Friday, January 04, 2008

Army Drills Water Wells in Djibouti

Army Sgt. Brandon Holt (right) shows Sgt. James A. Morgan how to properly fill out the driller's log, which is used to record the depth and type of cuttings being drilled. Holt is an assistant well driller for the 1132nd Engineering Detachment Well Drilling Team, and Morgan is an assistant well driller for the 1133rd Engineering Detachment Well Drilling Team.

Army Sgt. 1st Class William R. Brown explains to Sgt. 1st Class Harold W. Presley the overall operation of the rig used to drill wells as part of the Combined Joint Task Force-Horn of Africa mission. Brown is the lead driller and acting first sergeant for the 1132nd Engineering Detachment Well Drilling Team, and Presley is the lead well driller for the 1133rd.

New Engineers Drilling Wells in Djibouti
Photos and Story By Air Force Staff Sgt Jennifer Redente

CAMP LEMONIER, Djibouti (Army News Service, Jan. 2, 2008) - For the past year, the mission of the 1132nd Engineering Detachment Well Drilling Team has been to provide potable water to the people of Djibouti, but now their mission is to train their replacements to do the same.

Before the well drillers head back to Mooresville, N.C., this month, they are training their sister unit, the 1133rd Engineering Detachment Well Drilling Team on the best equipment available in well drilling for the terrain of eastern Africa.

"We only received four days of training on the new drill rig," said Army Sgt. 1st Class William R. Brown, 1132nd Engineering Detachment Well Drilling Team lead driller and acting first sergeant. "The rest, we had to teach ourselves or simply ask a ton of questions."

The 1132nd wants to ensure that their sister unit, a team of nine that has three personnel with a sufficient amount of training on well drilling, is well educated and trained on the equipment to make sure they continue to provide water, which isn't readily available to people in the region.

"We want to give them all the tools they need to succeed," said Brown. "We would like them to be prepared and as successful as we have been."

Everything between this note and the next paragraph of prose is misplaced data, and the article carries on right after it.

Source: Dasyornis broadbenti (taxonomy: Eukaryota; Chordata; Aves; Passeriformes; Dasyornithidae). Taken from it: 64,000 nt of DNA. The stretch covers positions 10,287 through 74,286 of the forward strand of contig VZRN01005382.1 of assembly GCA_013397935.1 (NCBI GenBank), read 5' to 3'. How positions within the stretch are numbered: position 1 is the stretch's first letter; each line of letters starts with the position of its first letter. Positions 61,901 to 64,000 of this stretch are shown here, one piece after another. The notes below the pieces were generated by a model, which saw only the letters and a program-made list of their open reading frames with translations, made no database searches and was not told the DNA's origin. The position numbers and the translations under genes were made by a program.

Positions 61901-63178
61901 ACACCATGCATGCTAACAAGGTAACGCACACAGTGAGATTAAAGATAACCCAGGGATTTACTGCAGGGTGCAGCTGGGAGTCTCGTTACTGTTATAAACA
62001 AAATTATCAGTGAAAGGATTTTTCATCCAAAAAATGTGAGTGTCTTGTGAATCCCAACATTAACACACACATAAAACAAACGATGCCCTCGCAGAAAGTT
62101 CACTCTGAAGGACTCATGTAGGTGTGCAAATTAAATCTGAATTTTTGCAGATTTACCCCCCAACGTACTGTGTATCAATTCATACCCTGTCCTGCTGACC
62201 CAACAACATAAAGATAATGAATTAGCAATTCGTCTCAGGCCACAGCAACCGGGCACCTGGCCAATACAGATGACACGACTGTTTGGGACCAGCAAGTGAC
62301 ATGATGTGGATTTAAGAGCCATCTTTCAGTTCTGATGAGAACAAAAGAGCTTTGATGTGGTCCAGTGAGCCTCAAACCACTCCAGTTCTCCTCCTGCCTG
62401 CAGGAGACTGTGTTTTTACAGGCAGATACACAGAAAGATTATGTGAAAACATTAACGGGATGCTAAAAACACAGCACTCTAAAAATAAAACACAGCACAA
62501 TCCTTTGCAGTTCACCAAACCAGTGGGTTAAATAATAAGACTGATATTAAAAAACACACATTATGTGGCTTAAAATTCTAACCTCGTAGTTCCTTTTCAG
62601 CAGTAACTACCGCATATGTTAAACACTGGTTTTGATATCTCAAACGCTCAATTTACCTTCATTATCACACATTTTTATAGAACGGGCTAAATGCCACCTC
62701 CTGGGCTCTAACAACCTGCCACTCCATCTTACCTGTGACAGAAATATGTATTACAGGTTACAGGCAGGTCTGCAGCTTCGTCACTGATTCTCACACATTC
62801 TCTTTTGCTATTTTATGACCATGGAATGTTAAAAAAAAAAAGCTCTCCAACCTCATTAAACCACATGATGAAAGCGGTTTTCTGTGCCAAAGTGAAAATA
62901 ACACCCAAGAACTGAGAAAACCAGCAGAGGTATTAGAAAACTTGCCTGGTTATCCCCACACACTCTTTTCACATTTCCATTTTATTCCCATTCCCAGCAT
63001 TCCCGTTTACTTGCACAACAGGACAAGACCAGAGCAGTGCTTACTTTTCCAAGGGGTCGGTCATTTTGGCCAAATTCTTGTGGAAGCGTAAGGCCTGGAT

The 1133rd has experience working with Army well drilling machinery, but due to the equipment being civilian-leased, the technology has different controls and modes of operation.

"Our team has been trained to drill wells using all the methods available to us," said Army Master Sgt. Andrew D. Odom, 1133rd Engineering Detachment Well Drilling Team commander. "We will need to spend some time getting familiar with this new equipment."

Receiving additional on-the-job training provides the 1133rd a better understanding of how much the climate and the types of earth in Djibouti impact the mission and how they can recover and carry on by adjusting and correcting the problem.

In preparation for what they may experience, the 1133rd has completed one of two wells, which has not only been training for the 1133rd but will also assist CJTF-Horn of Africa by providing another source of water to Camp Lemonier.

"All camp personnel will benefit from the wells being drilled by the training," said Senior Chief Construction Electrician Douglas K. Heiner. "Along with a water distribution system upgrade, the wells will give us additional capacity to have potable water throughout the camp where we will be able to bottle our own water and have an ice plant saving nearly $1 million annually in bottled water alone."

The sister units will be moving off camp to a site outside of Djibouti where they will receive training on the use of a hammer-drill attachment in January. The well drillers are part of the CJTF-HOA mission to conduct operations such as drilling wells to prevent conflict, promote regional stability and protect coalition interest in order to prevail against extremism.

(Air Force Staff Sgt. Jennifer Redente serves with CJTF-HOA Public Affairs.)

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